Elizabeth Warren repeatedly has said that she is not running for president.

Warren makes that statement, with the most earnest of faces, because she still has a November 2018 reelection to win, and her opponents are hitting her over the presidential plans. Republican candidate Geoff Diehl has made “Where’s Warren?” one of his main campaign themes.

It is going to be tough to defeat Warren in her Senate match, but she’s not taking any chances considering her favorability has dropped.

So Warren repeatedly says that she “is” not running:

In May 2017, we noted the verbal dodges, Elizabeth Warren again says “I am not running for President,” but no one believes her:

How many times do we have to go through this?

Elizabeth Warren still is the face of #TheResistance and the Democratic Party. She could raise a gazillion dollars if she ran for president.

She would have beaten Hillary so badly Warren’s supporters would have gotten tired of winning.

Yet she keeps saying she is not running for President.

That’s technically true. She is running for Senate in 2018, and while there is little likelihood she would lose, she is taking no chances. She doesn’t want a surprise if voters, whose support has softened, think she’s looking too far ahead.

In an interview with Bloomberg, Warren says “I am not running for President.” And then goes on to detail all the reasons why she should be running for President, the first among them Donald Trump.

In June 2017, we covered Warren’s word games again, Elizabeth Warren says not running for president, but “hold on, hold on, hold on”:

Put this one in your political time capsule. On her MSNBC show this morning, Joy Reid played a clip of her recently asking Elizabeth Warren if she was “going to run” for president in 2020.  Her response is interesting, to say the least.

What makes it significant is that Warren did not resort to the classic dodge of saying “I am not running,” a meaningless non-answer for anyone who has not yet thrown his hat into the ring. The question was whether she was “going” to run, and Warren’s “no” would, as a matter of logic, indicate that she has ruled out a run.

And yet . . . Warren immediately went on to add: “hold on, hold on, hold on. So, I want to be really clear about this. I am running for Senate in 2018. Go Massachusetts! I announced early. I did not want anybody to doubt whether or not I’m in this fight. But I really want to be very clear to everybody in this room: politics cannot be just what happens every four years.”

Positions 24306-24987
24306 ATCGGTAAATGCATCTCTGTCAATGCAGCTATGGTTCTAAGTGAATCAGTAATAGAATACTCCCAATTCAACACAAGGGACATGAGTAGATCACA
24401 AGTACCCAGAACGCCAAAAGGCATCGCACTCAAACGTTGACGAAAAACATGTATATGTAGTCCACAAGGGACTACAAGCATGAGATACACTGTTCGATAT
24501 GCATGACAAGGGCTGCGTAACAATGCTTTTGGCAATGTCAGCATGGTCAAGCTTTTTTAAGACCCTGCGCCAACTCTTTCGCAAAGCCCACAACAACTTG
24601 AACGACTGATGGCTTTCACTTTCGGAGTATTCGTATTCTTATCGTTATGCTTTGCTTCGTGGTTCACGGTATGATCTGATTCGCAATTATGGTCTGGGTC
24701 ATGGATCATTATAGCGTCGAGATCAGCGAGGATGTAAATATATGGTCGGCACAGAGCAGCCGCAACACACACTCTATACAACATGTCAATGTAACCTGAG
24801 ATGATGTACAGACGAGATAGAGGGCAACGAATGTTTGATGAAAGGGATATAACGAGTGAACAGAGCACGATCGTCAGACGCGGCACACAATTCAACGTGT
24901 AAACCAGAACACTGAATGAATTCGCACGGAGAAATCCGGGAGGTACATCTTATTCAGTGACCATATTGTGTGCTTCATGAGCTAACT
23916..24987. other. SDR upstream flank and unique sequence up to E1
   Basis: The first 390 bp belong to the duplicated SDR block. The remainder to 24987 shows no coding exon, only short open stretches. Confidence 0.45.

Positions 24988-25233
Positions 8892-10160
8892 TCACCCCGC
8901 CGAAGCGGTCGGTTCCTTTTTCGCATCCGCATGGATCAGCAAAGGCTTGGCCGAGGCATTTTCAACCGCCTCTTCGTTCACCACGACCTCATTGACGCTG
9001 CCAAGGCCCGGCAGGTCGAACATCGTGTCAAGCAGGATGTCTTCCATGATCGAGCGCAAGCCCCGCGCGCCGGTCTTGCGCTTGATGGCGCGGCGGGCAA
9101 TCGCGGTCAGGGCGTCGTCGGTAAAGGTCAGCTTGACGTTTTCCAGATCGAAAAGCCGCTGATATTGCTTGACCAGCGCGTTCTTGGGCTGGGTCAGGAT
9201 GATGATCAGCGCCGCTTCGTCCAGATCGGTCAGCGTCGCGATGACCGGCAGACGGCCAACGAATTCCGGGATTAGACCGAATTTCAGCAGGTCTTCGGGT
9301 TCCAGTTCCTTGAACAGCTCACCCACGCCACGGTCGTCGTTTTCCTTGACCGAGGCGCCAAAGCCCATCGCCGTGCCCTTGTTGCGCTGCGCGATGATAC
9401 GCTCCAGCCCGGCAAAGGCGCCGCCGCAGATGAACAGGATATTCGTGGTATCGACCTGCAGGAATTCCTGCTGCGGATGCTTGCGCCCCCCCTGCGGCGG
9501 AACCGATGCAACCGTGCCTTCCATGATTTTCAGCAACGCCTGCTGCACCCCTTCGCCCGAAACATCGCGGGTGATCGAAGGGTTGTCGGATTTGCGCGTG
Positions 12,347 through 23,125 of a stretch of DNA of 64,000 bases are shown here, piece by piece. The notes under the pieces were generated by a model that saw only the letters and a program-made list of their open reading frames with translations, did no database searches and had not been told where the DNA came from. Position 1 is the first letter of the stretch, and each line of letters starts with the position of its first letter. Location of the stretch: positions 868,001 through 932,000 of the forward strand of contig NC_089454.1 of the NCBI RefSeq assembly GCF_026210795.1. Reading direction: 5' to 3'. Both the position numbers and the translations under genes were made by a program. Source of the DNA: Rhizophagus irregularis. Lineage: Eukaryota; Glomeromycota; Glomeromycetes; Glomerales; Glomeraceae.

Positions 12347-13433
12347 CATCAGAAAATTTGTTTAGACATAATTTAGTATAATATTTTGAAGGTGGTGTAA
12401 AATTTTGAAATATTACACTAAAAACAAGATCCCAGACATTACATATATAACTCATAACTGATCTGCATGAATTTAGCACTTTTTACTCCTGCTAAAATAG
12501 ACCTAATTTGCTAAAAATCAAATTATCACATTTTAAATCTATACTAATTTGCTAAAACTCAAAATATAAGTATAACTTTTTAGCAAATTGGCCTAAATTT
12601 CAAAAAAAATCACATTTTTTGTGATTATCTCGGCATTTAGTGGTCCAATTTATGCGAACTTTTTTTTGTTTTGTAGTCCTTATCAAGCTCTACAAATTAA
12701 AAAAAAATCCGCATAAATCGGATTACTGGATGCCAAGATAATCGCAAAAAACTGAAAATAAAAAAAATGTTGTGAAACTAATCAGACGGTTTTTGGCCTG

That additional verbiage wouldn’t seem to negate her “no,” but does anyone doubt that if Warren does decide to run, she’d say something like “what I meant was that I was focused on my Senate race, and wouldn’t consider a presidential run until the Senate race was over?”

We repeatedly have noted that Warren’s non-denial denials about running for president were inconsistent with her actions, which certainly seem to be laying the groundwork for a presidential run:

The New York Times notes that Warren is the most aggressive among likely Democrat candidates in taking steps to set up a presidential run:

During a campaign-style tour of the West late last month, Senator Elizabeth Warren did not announce she was running for president. But in private events and public speeches, her message about 2020 was as clear as it was rousing.

In Salt Lake City, Ms. Warren urged Democrats to turn out in force for the midterm elections to build momentum for the next presidential race, and in Denver, she told a meeting of state legislators and trial lawyers that she wanted to be a tribune for lower-income Americans, according to people who attended the events. And in a speech to the Nevada Democratic Party in Reno, Ms. Warren said Democrats must do more than “drive Donald Trump and his enablers out of power.”

“I want a party strong enough to take on the hard job of cleaning up the mess they’ll leave behind once they are gone,” Ms. Warren declared, all but volunteering for the task.

Before the trip and since, Ms. Warren and her emissaries have been reaching out to key Democratic officeholders in Iowa, Nevada and South Carolina — three states early in the presidential primary calendar — making introductions and offering help in the midterm campaign. Altogether, her moves are among the most assertive steps taken by any Democrat to prepare for 2020….

But for now, it is Ms. Warren making the most concerted strides. She is holding regular buffet dinners in her Senate office with policy experts, recently hosting Kathleen Stephens, the former ambassador to South Korea.

While in Nevada, Ms. Warren made a pilgrimage to the home of Harry Reid, her former Senate colleague who remains the state’s most powerful Democrat. And she has emailed with Tom Vilsack, the former Iowa governor and agriculture secretary, about an article he wrote about how Democrats can recover in rural America.

Ms. Warren also telephoned [James Smith, the Democratic nominee for governor in the early primary state of South Carolina] after his primary win in South Carolina, offering help to the Biden ally.

Trump says having Warren as the Democrat nominee would be “a dream come true”.

Maybe we’ll get that match up. It would by Yuge.


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